‘Early Show’ wakes up Aspen
ASPEN Aspenites proved Thursday that they’ll do just about anything to rack up a few minutes of fame as roughly 75 lined up for a live taping of CBS’s “Early Show” from 5 a.m. to 7 a.m. at Wagner Park. Aspen is one of nine stops on the show’s “Great American Vacation” summer tour hosted by Dave Price, a weather anchor and features reporter for the show. Emily Procter of CBS’s “CSI: Miami” joined Price for Thursday’s taping.”You’re basically waking people up in the middle of the night,” Price said.Price said getting an audience riled at 5 a.m. takes motivation, so producers treat the taping like a “street party, where all of America’s invited.”For the animated weatherman, live feeds are like “stepping out of the television” and a chance to get on the ground with everyday folks, he said.”People figure out if you’re disingenuous.”
‘Hi, Mom!'”We’ll do anything we can to get on the news,” said Nina Gabianelli, general manager of the Crystal Palace, who joined four actors from the troupe to hold a large parade sign for the cameras. “We thought we might as well be part of it.”A group of Colorado Mountain College students edged for a good spot behind the camera and hoped their quirky sign celebrating the school’s 40th anniversary would attract Price’s attention, while others held personal messages and a few mugged over Price’s shoulder.Kimberly Miller regularly wrangles crowds as big as 500 for live feeds of the show from Manhattan, but said the early-morning Aspen crowd was surprisingly energetic.”They’re a small group but they’re making up for it,” she said.She coaxed the group to shout “What’s going on in your area?” in unison – a segue to cut to CBS affiliate news and weather – and the group was quick to scream when Miller raised her arms.
“I’ve never been on anything like this,” said Sal Cruz, 17, of Basalt, who came out in support of the Aspen Youth Experience .Cruz carried a sign for the nonprofit, which helps kids achieve their goals. He joined a group of 10 friends bucking for camera time.Members of the Sybarite Chamber Players – a quartet of current and former students from the Aspen Music Festival and School – played on cue, and even a a well-known local canine got in on the action.Denali, a 3-year-old Malamute, earned a brief cameo with Price. And while Thursday was the dog’s first appearance on television, owner Sam Scholl said “He’s done some print work, though.”A special surpriseIn the wake of the death of their 15-year-old son to cancer, Art and Valerie Harju, of New Castle, received the surprise of a lifetime during the CBS taping.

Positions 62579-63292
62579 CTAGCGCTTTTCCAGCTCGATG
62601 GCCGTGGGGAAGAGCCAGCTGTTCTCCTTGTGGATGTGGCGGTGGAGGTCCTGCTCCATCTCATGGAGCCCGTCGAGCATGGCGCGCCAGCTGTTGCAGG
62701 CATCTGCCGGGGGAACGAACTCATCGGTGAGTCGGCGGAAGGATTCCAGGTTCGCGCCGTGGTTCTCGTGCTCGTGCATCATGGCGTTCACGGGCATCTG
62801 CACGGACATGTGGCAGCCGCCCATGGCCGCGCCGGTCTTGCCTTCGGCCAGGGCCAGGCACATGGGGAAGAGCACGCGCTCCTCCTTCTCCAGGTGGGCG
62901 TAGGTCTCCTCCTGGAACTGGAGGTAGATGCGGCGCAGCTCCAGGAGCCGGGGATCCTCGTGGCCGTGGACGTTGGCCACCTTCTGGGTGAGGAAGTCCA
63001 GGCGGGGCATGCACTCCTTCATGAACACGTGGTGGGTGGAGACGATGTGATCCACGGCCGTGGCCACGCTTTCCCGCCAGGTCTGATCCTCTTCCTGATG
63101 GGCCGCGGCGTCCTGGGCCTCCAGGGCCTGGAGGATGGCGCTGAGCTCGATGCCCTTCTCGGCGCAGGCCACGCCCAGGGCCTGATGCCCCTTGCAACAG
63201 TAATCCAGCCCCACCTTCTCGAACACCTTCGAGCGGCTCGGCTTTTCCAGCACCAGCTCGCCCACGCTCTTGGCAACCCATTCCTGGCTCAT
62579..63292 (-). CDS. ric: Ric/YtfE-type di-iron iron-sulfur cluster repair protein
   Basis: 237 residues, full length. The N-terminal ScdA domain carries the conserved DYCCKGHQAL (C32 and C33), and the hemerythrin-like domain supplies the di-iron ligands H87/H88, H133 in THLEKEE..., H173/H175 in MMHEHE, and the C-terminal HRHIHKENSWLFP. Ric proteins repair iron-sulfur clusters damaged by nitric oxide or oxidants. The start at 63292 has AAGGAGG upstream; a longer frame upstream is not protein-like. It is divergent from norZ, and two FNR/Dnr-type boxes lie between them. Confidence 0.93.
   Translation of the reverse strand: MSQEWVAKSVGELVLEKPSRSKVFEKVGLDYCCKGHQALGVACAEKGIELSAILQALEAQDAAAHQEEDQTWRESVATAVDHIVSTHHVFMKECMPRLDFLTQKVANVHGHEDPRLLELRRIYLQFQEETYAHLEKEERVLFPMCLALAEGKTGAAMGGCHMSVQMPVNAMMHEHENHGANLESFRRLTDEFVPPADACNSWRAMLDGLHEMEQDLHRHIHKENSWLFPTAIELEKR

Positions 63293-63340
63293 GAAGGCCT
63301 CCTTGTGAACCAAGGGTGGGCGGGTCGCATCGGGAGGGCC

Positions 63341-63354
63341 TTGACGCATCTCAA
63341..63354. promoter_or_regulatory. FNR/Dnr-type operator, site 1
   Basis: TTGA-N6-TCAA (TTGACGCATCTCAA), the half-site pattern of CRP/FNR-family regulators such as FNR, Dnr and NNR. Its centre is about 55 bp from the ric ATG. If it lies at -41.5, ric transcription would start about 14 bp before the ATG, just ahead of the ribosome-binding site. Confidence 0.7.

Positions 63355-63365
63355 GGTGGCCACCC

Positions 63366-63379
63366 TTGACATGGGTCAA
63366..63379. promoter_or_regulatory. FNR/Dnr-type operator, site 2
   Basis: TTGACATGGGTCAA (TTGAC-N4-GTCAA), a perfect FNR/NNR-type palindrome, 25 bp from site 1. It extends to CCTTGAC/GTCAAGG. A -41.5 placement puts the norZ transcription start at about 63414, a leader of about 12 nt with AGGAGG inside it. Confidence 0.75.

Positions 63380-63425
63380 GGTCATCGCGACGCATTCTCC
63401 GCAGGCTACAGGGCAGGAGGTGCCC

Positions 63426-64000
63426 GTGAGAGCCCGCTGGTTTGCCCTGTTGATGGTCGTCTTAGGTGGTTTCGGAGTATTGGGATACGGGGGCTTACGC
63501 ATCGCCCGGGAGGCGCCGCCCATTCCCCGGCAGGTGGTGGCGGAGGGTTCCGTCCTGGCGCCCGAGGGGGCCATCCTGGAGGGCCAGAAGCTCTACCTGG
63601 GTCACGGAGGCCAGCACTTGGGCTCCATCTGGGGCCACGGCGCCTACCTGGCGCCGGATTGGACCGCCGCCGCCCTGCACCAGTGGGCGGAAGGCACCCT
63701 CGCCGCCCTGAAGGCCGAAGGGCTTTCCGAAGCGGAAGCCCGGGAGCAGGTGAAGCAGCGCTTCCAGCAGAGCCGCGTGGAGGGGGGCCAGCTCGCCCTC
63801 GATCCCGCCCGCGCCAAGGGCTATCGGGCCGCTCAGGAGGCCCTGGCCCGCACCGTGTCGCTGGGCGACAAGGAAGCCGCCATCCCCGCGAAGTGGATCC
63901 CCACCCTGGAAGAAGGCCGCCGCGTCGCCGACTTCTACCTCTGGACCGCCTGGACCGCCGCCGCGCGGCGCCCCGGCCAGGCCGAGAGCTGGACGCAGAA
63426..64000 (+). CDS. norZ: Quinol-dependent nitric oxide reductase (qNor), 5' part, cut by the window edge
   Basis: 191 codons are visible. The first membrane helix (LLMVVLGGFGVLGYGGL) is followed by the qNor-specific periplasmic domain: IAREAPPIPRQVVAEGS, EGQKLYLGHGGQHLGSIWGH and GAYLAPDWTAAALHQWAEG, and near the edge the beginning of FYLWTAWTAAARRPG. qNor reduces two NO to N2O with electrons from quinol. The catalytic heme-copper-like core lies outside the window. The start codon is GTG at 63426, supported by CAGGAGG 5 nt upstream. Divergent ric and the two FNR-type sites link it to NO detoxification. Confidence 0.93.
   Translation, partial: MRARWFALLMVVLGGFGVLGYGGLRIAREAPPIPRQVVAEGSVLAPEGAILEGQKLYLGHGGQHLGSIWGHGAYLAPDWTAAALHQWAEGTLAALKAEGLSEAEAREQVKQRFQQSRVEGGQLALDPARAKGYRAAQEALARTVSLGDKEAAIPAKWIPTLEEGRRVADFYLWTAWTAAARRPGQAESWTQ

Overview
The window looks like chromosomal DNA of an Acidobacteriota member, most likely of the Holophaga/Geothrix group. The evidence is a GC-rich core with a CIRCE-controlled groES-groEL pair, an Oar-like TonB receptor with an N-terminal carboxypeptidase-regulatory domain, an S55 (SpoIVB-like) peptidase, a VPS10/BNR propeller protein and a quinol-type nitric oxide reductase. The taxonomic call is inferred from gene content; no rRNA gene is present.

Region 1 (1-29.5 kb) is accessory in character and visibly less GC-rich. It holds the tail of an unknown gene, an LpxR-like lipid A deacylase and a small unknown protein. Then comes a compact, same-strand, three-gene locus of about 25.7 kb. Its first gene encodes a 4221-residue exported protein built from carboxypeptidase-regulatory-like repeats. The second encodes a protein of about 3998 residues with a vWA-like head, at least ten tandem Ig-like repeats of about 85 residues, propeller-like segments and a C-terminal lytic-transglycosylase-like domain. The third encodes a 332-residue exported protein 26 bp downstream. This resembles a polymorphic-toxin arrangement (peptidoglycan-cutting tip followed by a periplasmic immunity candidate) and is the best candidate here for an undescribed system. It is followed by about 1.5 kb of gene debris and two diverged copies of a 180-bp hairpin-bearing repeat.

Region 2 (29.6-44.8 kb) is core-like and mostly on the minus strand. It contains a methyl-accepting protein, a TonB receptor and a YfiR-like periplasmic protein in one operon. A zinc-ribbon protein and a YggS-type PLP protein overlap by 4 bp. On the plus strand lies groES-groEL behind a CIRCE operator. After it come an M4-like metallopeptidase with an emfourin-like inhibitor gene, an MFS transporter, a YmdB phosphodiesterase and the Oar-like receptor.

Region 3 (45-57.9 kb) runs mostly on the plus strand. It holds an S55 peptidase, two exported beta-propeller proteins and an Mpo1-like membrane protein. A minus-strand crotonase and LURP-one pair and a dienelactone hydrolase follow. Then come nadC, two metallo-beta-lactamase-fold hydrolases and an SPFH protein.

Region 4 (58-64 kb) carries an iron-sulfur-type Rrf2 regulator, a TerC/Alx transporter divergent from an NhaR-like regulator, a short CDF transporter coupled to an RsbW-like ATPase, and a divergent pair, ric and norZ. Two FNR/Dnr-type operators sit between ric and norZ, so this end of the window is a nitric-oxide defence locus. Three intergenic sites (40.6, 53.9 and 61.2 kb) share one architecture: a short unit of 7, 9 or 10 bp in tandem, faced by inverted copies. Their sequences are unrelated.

“I still don’t believe it yet,” said Harju after Price awarded the couple a trip to Belize as part of the show’s American Vacations Giveaway.Friends nominated the Harjus for the trip, and fooled the family of nine into making the early morning drive to Aspen by making up a story about another friend winning an award.”I’m in shock,” Valerie Harju said. Plugging for profitsOthers were out to get their logo some exposure, including a crew of raft guides from Blazing Adventures who dressed in helmets, lifejackets and carried paddles. “We’re here to show how fun Aspen is,” said Renee Fleisher, director of group services with Blazing Adventures.
The company took Price on a short trip down the Roaring Fork River in exchange for being featured in a short segment about the adventure.Richard Allen and his son Jesse, who run Vintage Ski World in Carbondale, provided Price with a gaudy 1980s-era powder suit and dressed in full 10th Mountain Division regalia – skis and all – in the hopes Price would mention their website.He didn’t.”They called me,” said Glenn Smith, the chef in residence at the Aspen Cooking School, who had a chance to demonstrate some classic aprés ski cuisine for the show.Smith was surprised at such a big turnout in a town where the rich and famous wander the streets every day.
The hook”We reached out to the local community,” said Amy Spielholtz, a program coordinator with CBS. “People just get really excited when they hear we’re coming.””You get kooky people sometimes,” said Steve Cohen, audience coordinator with the show. And it’s not uncommon for someone to trot out their best singing audition for live TV, but most come out to support their town or a cause and Aspen made a good showing, he said.”I forewarned them that people don’t get out of bed in Aspen unless there’s a lot of snow to ski,” said Lisa Johnson, a sales and marketing representative for the Aspen Chamber Resort Association.But she too was surprised by the turnout Thursday, and said after visits by both ABC’s “Good Morning America” and NBC’s “Today Show” during the Food & Wine Classic, Aspen has been covered in every morning show in 2007.Charles Agar’s e-mail address is firstname.lastname@example.org
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